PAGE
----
Dawn of the Morning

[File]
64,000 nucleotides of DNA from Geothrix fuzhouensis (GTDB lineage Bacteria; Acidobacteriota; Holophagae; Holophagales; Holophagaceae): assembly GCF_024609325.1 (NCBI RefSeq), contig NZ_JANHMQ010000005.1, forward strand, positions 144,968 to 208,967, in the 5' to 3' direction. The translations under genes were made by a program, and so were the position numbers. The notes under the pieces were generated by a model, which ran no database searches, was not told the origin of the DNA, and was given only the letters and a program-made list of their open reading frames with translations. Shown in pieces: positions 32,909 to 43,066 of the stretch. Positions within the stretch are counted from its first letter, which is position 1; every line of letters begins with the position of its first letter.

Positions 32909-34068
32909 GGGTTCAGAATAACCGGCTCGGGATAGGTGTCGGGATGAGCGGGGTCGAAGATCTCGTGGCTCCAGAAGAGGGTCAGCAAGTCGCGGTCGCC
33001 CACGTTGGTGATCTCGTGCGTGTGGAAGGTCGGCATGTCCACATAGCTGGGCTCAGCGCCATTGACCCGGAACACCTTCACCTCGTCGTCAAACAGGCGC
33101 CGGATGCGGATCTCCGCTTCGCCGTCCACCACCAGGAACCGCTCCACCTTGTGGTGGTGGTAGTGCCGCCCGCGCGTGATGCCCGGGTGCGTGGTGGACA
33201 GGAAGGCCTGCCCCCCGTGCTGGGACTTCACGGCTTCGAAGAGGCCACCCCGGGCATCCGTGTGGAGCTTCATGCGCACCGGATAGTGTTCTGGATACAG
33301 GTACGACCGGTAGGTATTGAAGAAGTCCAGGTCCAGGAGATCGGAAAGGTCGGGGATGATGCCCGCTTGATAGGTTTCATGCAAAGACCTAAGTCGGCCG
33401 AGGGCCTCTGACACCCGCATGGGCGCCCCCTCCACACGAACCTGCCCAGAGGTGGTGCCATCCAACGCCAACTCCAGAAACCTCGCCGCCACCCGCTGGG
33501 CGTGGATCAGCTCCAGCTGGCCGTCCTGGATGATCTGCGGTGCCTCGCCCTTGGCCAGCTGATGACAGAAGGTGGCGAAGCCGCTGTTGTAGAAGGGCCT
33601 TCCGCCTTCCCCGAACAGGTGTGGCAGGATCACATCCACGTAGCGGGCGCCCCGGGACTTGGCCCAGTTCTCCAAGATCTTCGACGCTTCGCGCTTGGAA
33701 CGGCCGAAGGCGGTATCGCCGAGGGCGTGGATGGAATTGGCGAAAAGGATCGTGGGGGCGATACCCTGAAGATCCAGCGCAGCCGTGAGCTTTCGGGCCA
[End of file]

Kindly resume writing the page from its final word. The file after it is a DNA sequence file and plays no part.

In the year 1824, in a pleasant town located between Schenectady and Albany, stood the handsome colonial residence of Hamilton Van Rensselaer. Solemn ... Show synopsis In the year 1824, in a pleasant town located between Schenectady and Albany, stood the handsome colonial residence of Hamilton Van Rensselaer. Solemn hedges shut in the family pride and hid the family sorrow, and about the borders of its spacious gardens, where even the roses seemed subdued, there played a child. The stately house oppressed her, and she loved the sombre garden best. Her only friend in the old house seemed a tall clock that stood on the stairs and told out the hours in the hopeless tone that was expected of a clock in such a house, though it often took time to wink pleasantly at the child as she passed by, and talk off a few seconds and minutes in a brighter tone. But the great clock on the staircase ticked awesomely one morning as the little girl went slowly down to her father's study in response to his bidding. She did not want to go. She delayed her steps as much as possible, and looked up at the kindly old clock for sympathy; but even the round-eyed sun and the friendly moon that went around on the clock face every day as regularly as the real sun and moon, and usually appeared to be bowing and smiling at her, wore solemn expressions, and seemed almost pale behind their highly painted countenances.